Community remembers Dallas PD officer killed in Gaston County crash

Community remembers officer killed in Gaston County crash

GASTON COUNTY, NC (WBTV) - An officer with the Dallas Police Department who was killed in a crash Thursday morning has been identified as 46-year-old Corporal Travis Wells.

The wreck happened before 11 a.m. on Dallas-Bessemer City Highway, according to highway patrol, completely closing the road.

Troopers say Cpl. Wells was on-duty at the time of the crash but was not responding to a call. He ran off the road and struck a tree, troopers say.

On-duty Dallas PD officer killed in crash identified

No other vehicles were involved in the crash.

Wells, who is survived by his spouse, has been with the Dallas Police Department for 22 years.

“One of his [Travis’] favorite pass times was being a D.J. Travis was a very loving and caring person; he had the biggest heart and would do anything for you,” Wells' obituary reads.
“He enjoyed his many trips to the mountains jeep trail riding, camping and the charity runs in Tennessee.”

Gaston County Commissioner Tracy Philbeck tweeted about the officer killed around 11: 15 a.m.

Shortly after the crash, the flag outside the Dallas Police Department was lowered to half staff in honor of the officer killed.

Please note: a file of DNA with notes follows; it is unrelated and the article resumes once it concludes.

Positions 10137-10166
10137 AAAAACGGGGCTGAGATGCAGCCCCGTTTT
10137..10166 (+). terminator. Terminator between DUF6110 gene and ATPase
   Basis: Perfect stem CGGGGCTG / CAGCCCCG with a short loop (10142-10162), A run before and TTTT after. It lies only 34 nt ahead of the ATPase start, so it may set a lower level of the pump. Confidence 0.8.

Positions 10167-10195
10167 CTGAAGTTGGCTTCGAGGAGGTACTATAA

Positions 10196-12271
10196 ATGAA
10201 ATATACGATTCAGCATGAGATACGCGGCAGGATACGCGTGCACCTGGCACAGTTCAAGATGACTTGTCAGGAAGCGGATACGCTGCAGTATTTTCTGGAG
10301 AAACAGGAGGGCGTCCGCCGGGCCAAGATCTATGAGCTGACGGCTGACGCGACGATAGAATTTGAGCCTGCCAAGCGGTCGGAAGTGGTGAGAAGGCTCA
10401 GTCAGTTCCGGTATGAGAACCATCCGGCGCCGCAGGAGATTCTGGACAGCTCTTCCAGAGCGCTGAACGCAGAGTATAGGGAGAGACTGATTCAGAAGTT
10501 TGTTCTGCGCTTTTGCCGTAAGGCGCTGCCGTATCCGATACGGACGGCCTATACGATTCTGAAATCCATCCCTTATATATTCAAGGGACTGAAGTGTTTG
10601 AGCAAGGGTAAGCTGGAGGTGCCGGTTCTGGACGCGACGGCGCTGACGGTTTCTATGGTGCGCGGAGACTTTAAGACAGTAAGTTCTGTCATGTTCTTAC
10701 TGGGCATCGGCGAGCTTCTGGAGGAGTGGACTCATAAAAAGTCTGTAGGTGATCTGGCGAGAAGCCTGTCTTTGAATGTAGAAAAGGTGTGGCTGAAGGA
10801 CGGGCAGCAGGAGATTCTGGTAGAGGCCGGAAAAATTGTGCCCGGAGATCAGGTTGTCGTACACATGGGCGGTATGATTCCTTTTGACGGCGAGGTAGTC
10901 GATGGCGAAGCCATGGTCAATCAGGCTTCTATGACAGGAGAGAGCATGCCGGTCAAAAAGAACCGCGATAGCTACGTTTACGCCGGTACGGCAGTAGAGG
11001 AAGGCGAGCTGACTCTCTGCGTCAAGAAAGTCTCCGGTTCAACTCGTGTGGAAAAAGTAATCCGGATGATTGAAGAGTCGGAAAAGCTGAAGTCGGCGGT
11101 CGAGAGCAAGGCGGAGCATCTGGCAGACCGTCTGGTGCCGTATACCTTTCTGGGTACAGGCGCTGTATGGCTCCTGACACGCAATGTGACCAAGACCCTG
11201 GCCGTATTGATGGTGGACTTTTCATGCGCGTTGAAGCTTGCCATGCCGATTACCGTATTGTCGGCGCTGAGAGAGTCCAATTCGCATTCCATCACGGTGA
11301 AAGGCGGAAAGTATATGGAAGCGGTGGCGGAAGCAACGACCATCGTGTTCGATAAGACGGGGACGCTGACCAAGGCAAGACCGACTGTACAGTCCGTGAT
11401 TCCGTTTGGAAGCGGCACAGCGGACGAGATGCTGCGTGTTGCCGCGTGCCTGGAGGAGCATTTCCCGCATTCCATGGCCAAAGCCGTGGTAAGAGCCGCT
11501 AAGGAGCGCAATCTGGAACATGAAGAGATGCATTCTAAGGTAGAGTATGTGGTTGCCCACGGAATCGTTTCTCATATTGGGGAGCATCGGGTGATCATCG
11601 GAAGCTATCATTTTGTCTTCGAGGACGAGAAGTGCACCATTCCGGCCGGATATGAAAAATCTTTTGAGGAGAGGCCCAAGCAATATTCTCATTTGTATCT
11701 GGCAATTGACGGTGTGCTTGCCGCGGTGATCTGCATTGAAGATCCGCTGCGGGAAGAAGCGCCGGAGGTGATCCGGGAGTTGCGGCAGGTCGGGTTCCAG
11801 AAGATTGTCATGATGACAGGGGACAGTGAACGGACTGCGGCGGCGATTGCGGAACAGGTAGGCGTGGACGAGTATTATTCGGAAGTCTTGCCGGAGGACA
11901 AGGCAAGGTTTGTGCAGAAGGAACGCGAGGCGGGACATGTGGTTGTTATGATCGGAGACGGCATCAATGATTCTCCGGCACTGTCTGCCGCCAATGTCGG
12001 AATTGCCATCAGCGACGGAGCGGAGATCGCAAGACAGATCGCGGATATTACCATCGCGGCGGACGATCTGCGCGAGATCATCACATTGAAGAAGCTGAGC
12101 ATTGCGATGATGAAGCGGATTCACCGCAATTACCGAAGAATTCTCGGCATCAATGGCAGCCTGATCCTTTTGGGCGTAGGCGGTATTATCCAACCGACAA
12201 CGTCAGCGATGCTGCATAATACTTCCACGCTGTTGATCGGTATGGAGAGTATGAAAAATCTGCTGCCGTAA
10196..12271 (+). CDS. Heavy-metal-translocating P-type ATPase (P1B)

Gaston County Sheriff Alan Cloninger spoke about Wells in an interview Thursday night. The sheriff said he has known Wells for more than two decades.

“Travis, I’ve known him ever since he was a Dallas police officer. He’s been there over 20 years, very hardworking, very conscientious law enforcement officer,” described Cloninger.

Law enforcement officers from across the county were spotted in front of the Dallas Police Department Thursday night. Cloninger said his deputies will be wearing black stripes across their badges in honor of Wells.

“We know we have to depend on each other to serve the public. Working together is what’s important,” explained Cloninger.

The sheriff said he considers Wells a friend and called the officer’s death a ‘loss for the whole community’.

“My fondest memories is his smile, but also just how conscientious he was. He always wanted to do a good job and he wanted to always serve the public well,” said Cloninger.

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